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Overview of this application

This application will simulate a chain of rigidbodies subject to neighbouring forces, gravity and normal forces due to the environment. The app was created to test the origin of the chain fountain a.k.a Mould effect.

Basic controls

Use the left mouse button to apply a force to the last bead in the chain and pull it over the edge of the cup. You can create a chain with different neighbouring effects at the top left. You can change settings to the physics and simulation in the top right. Use the right mouse button and scroll wheel to position the camera. Use the right arrow key to advance time 1 frame. Use the auto pull button to automatically pull the last bead of the chain down at a constant speed.


Each bead has a mass of 1 and is seperated by 1 unit of distance. By default each bead experiences 9.81N of force due to gravity.


Use forces toggle to display active forces:

Other notes

Though the simulation does not have explicit friction it can be induced due to numerical error, similar to numerical diffusion. This effect is minimized for the spring chain.

Chain fountain effect: results

Trying to recreate the chain fountain in different circumstances leads to 2 important observations:
The chain fountain effect does not occur in chains without a torque interaction.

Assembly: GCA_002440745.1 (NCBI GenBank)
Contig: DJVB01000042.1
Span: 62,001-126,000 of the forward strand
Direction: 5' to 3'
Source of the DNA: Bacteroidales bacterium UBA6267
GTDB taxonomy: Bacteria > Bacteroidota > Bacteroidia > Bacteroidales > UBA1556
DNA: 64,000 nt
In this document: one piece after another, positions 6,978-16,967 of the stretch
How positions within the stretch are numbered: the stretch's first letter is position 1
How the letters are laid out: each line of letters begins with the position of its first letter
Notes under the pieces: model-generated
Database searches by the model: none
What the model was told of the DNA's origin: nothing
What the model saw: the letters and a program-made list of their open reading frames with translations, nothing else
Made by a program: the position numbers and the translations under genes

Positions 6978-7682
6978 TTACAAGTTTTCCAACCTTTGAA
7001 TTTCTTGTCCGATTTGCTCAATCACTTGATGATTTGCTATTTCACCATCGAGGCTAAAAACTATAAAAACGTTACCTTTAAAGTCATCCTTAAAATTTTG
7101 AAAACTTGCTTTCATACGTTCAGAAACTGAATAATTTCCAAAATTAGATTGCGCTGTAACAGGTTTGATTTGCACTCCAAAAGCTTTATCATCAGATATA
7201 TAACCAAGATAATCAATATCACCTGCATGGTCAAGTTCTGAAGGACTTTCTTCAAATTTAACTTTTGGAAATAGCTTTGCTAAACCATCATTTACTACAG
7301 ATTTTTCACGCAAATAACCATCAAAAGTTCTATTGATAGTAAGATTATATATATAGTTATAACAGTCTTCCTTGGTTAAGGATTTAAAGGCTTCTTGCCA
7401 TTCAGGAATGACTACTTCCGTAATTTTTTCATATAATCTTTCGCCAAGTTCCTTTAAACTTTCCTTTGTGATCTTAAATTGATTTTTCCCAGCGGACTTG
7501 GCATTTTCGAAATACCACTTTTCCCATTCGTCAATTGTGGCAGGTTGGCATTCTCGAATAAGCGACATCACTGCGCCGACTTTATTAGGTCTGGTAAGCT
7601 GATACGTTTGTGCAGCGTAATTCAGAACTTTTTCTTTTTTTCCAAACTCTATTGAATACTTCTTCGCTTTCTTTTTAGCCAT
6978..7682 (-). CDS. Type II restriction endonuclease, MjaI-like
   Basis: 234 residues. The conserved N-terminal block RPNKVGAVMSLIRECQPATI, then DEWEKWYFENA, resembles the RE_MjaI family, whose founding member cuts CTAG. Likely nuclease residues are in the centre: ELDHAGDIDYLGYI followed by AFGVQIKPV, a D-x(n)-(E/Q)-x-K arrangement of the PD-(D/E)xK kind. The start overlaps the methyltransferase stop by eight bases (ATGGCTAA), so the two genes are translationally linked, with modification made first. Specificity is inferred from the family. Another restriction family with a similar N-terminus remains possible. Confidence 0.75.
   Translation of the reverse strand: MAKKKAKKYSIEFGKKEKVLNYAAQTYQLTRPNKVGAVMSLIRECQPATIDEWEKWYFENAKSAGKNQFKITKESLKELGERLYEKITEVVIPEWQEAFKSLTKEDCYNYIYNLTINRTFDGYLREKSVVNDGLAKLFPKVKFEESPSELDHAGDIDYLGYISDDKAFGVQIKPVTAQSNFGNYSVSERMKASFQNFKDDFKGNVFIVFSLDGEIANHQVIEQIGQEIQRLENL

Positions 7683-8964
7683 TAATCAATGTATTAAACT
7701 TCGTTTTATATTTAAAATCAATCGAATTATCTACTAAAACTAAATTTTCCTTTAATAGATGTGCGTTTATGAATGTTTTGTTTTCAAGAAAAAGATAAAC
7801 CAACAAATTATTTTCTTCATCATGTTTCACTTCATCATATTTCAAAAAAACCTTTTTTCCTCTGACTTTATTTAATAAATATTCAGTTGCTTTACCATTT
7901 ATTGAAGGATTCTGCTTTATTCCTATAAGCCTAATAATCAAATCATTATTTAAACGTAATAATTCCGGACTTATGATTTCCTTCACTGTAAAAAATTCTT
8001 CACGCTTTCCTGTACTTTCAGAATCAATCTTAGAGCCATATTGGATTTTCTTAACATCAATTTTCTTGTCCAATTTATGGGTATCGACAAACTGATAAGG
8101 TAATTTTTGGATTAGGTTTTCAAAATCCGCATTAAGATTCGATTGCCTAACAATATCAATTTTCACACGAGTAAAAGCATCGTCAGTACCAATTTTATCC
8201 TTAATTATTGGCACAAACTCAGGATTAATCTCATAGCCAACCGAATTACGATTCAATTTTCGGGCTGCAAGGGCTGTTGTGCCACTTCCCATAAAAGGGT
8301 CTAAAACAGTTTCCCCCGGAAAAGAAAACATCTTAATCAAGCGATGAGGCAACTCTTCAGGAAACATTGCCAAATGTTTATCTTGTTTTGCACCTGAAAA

The chain fountain effect does not occur without something it can push off of (the cup).

An important note here is that by the chain fountain effect I mean the effect where the fountain-like path of the chain grows taller as it falls. Without the preceding conditions, one may still force a fountain-like path to occur by whipping the chain up and down. I postulate however, that without these conditions the fountain path can at best be maintained and will usually slowly recede. This distinction is important when considering the evidence, but it also leads to an important insight: The basic physics of the falling chain is enough to suspend the fountain path in free air, therefore a weak second-order force should be sufficient to allow it to grow and create the true chain fountain effect.

In addition to these clues a detailed force analysis shows that some beads can be pushed into the cup at very high forces, prompting a powerful reaction force pusing the chain up. - This effect is most clear in the simulation when the chain fountain effect is occuring and there are only a handful of beads left in the cup. -

My conclusion is that the key factor in explaining the chain fountain is a levering effect: a chain that has some resistance to bending will occasionally push down into the bottom of the cup as it attempts to straighten itself. This relatively minor force is enough to raise the fountain, while a more basic analysis without chain rigidity (i.e. based on conservation of momentum and circular motion) is enough to explain why the fountain would stay suspended.

I welcome any commentary and suggestions on how to improve the app, if you have any please send me an e-mail at info@negotiatorstudios.com.